Conclusion Top

Vallecular cyst with laryngomalacia is a rare entity, which affects mainly infants. Timely intervention ensures relief of compromised airway thereby avoiding possible tracheostomy. Use of CO 2 laser is justified as it facilitates removal of the cyst, prevents edema, and recurrence. High-frequency jet ventilation is an added advantage to overcome the problems of intubation especially in pediatric age group and pediatric surgeries related to larynx and the airway. During the follow-up period up to 6 months, both the patients were free from stridor and had good weight gain.

   References Top

1.Gutierrez JP, Berkowitz RG, Robertson CF. Vallecular cysts in newborns and young infants. Pediatr Pulmonol 1999;27:282-5.  Back to cited text no. 1
2.Wong KS, Li HY, Huang TS. Vallecular cyst synchronous with laryngomalacia: Presentation of two cases. Otolaryngol Head Neck Surg 1995;113:621-4  Back to cited text no. 2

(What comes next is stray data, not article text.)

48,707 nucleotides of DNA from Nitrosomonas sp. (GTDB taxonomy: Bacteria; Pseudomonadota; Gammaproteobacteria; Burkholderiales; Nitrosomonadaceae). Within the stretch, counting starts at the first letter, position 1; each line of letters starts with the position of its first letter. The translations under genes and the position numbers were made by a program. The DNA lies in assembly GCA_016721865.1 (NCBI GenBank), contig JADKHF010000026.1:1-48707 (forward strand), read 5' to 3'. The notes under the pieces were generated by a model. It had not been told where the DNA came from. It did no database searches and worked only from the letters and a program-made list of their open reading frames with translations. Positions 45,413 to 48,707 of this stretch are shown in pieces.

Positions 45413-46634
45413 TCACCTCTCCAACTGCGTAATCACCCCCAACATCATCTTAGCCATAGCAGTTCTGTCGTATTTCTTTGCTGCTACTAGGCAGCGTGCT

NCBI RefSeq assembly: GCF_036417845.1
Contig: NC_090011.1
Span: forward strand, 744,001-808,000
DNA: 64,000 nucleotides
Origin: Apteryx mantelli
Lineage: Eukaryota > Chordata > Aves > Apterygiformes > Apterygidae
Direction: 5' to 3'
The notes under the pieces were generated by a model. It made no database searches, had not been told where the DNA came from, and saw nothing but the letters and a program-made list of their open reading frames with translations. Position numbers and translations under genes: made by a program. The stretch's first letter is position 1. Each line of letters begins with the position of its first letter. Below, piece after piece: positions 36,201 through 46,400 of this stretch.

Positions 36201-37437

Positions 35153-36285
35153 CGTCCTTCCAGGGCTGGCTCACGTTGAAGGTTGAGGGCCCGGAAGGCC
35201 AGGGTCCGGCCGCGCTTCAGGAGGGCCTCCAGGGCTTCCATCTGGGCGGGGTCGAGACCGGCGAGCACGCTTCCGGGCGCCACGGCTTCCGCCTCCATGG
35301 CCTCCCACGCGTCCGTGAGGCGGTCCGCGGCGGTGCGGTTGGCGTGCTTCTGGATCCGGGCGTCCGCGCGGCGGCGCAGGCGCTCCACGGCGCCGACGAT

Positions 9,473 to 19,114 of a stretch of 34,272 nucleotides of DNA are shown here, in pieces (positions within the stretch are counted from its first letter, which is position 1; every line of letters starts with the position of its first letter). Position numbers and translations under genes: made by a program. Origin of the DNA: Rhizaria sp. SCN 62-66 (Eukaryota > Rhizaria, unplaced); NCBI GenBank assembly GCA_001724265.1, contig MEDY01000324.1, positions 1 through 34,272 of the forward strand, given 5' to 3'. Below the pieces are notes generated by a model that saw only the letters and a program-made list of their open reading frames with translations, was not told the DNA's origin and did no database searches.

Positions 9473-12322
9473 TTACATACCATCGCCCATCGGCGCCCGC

3.LaBagnara J. Cysts of the base of the tongue in infants: An unusual cause of neonatal airway obstruction. Otolaryngol Head Neck Surg 1989;101:108-11  Back to cited text no. 3
4.Ku AS. Vallecular cyst: Report of four cases--one with co-existing laryngomalacia. J Laryngol Otol 2000;114:224-6.  Back to cited text no. 4
5.Cuillier F, Samperiz S, Testud R, Fossati P. Antenatal diagnosis and management of Vallecular cyst. Ultrasound Obstet Gynecol 2002;20:623-6.  Back to cited text no. 5
6.Chow PY, Nag DK, Poon G, Hui Y. Vallecular cyst in a neonate. Hong Kong Med J 2002;8:464.  Back to cited text no. 6
7.Yao TC, Chiu CY, Wu KC, Wu LJ, Huang JL. Failure to thrive caused by the coexistence of vallecular cyst, laryngomalacia and gastroesophageal reflux in an infant. Int J Pediatr Otorhinolaryngol 2004;68:1459-64.  Back to cited text no. 7
8.Sands NB, Anand SM, Manoukian J. Series of congenital vallecular cysts: A rare yet potentially fatal cause of upper airway obstruction and failure to thrive in the newborn. J Otolaryngol Head Neck Surg 2009;38:6-10.  Back to cited text no. 8


  [Figure 1], [Figure 2], [Figure 3]